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Of all the villages of the Côte de Nuits, Morey-Saint-Denis is one of the most fruitful in terms of the number of its Grands Crus. The Clos de Tart, which remains a solely-held entity, was founded by the Cistercians of Tart in 1141. Since that date, it has been owned by only three families. The Clos Saint-Denis came on the scene in the 11th century, thanks to the fortress of Vergy. The Clos de la Roche and Clos des Lambrays are both semi-monopoles and both have long histories which have involved some adjustment of boundaries between Climats. The Clos de la Roche and Clos Saint-Denis were awarded their Grand Cru appellations on 8 December 1936, Clos de Tart on 4 January 1939, and Clos des Lambrays 27 April 1981.
Facing east or slightly south of east at around 250 metres above sea-level, these Climats may be seen as a southerly extension of the Grands Crus of Gevrey-Chambertin. First comes the Clos de la Roche, then Clos Saint-Denis followed by Clos des Lambrays, and finally Clos de Tart leading to Bonnes-Mares.
Limestone dominates in the Clos de la Roche where the soil is barely 30 cm deep with few pebbles but with large boulders which give the climat its name. In the Clos de Tart, scree-derived soils 40-120 cm thick cover the underlying limestone. The Upper part of the Clos des Lambrays is marly with claylimestone soil further down. The Clos Saint-Denis at the foot of the slope has pebble-free brown limestone soils which contain phosphorus (like Chambertin) and clay (like Musigny).
Diversity is to be expected as each Grand Cru has its own personality. To the eye, this wine is plain ruby, sometimes a bit darker. Veiled in strawberry and violet, the Clos de Tart offers both robustness and charm. Quite tannic when young, it softens with age while gaining in complexity. The Clos des Lambrays is a true aristocrat, fully rounded in youth and with added depth and gravity as the years go by. The Clos Saint-Denis impresses by its finely–tuned nuances – this wine is the Mozart of the Côte de Nuits. The Clos de la Roche is firmer, deeper and more serious, closely akin to Chambertin. Aromas of humus and truffle are often precursors to notes of small red or black fruits. A small part of the BONNES-MARES appellation lies in this commune, but the greater part is in Chambolle-Musigny. (See Fact-sheet No. 5).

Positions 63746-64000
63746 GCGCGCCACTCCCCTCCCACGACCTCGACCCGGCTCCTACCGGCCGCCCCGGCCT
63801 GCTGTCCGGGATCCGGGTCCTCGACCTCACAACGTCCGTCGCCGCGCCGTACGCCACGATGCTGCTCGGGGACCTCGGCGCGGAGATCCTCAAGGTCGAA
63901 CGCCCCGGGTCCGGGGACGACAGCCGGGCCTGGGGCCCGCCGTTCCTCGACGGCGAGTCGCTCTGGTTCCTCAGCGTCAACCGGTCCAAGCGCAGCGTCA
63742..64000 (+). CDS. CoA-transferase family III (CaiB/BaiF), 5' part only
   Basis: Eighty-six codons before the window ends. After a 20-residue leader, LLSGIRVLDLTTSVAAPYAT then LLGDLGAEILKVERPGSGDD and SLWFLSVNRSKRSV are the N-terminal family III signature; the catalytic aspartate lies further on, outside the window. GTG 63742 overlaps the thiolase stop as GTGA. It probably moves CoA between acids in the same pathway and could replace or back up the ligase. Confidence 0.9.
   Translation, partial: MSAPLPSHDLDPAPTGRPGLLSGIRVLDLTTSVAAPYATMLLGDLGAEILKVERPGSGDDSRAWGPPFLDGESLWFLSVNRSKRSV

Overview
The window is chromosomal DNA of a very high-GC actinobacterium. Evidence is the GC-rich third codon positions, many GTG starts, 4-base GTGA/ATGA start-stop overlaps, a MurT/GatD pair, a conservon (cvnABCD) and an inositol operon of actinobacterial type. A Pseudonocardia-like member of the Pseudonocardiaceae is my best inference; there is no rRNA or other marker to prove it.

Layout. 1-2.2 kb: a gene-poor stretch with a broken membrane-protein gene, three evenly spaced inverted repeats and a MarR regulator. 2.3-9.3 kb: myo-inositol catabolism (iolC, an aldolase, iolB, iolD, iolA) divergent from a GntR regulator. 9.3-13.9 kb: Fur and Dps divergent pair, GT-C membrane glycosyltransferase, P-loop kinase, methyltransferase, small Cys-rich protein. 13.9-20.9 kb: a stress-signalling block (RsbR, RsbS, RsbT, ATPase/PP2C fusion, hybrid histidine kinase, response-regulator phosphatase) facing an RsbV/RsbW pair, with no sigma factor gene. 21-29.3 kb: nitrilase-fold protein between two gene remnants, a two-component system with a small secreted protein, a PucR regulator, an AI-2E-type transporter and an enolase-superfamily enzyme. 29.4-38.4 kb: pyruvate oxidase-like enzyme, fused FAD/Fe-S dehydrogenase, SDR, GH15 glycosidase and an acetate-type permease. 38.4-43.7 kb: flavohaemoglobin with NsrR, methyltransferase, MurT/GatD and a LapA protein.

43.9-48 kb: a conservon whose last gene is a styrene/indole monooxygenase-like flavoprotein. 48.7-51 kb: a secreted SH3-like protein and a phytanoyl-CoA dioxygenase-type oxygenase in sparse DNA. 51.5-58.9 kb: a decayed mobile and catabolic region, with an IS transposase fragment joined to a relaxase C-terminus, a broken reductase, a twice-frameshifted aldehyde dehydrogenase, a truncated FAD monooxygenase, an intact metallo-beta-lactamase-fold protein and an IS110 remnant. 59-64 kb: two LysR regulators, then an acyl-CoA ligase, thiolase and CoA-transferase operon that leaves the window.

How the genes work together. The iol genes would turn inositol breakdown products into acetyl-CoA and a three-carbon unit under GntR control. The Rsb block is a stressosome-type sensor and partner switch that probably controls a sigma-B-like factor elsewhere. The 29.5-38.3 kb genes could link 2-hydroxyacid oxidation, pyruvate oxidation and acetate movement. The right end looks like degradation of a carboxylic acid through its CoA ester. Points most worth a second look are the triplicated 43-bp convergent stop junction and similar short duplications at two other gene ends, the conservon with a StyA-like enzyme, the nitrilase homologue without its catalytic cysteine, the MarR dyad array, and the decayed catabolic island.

Intense and full-bodied when fully mature, these wines have a densely tannic texture and an aromatic richness which makes them a fitting - and equal - partner for feathered game. They are perfect, too, with a rib steak and, for lovers of Asian cuisine, adapt well to the aromatic intensity of glazed poultry. Their supple but virile tannins go well with veal (braised or in sauce) and with roast or braised lamb. One must also not forget their invaluable affinity for strong-flavoured soft-centred cheeses.
Serving temperatures : 12 to 13 °C for young wines, 15 to 16 °C for older wines.
Extremely invinting. Ripe fruit and intense mocha aroma and fully spiced. Thick and full in the mouth, the deepest pile tannins of the wines tasted in this flight but very smooth. Rich and voluptuous and dense with no hint of overripeness of fruit or harshness of tannin and just enough freshness. Unexpectedly delicious and hedonistic. Chewy and mouthfilling and fragrant on the finish with a warmth at the very end. 18/20. Drink 2009-20 (Julia Harding - JancisRobinson.com - Corney & Barrow Tasting March 26th 2009).
Les cigales sont en avance d'au moins deux semaines : ça veut dire que le soleil va boire la moitié du vin" (The cicadas are at least two weeks early: that means the sun will soak up half the wine') Marcel Pagnol (Manon des Sources). During the summer of 2003, France and, in particular, Burgundy experienced extreme, scorching temperatures sometimes in excess of 104°F. The consequences of this heatwave were considerable: a small harvest but exceptional wines.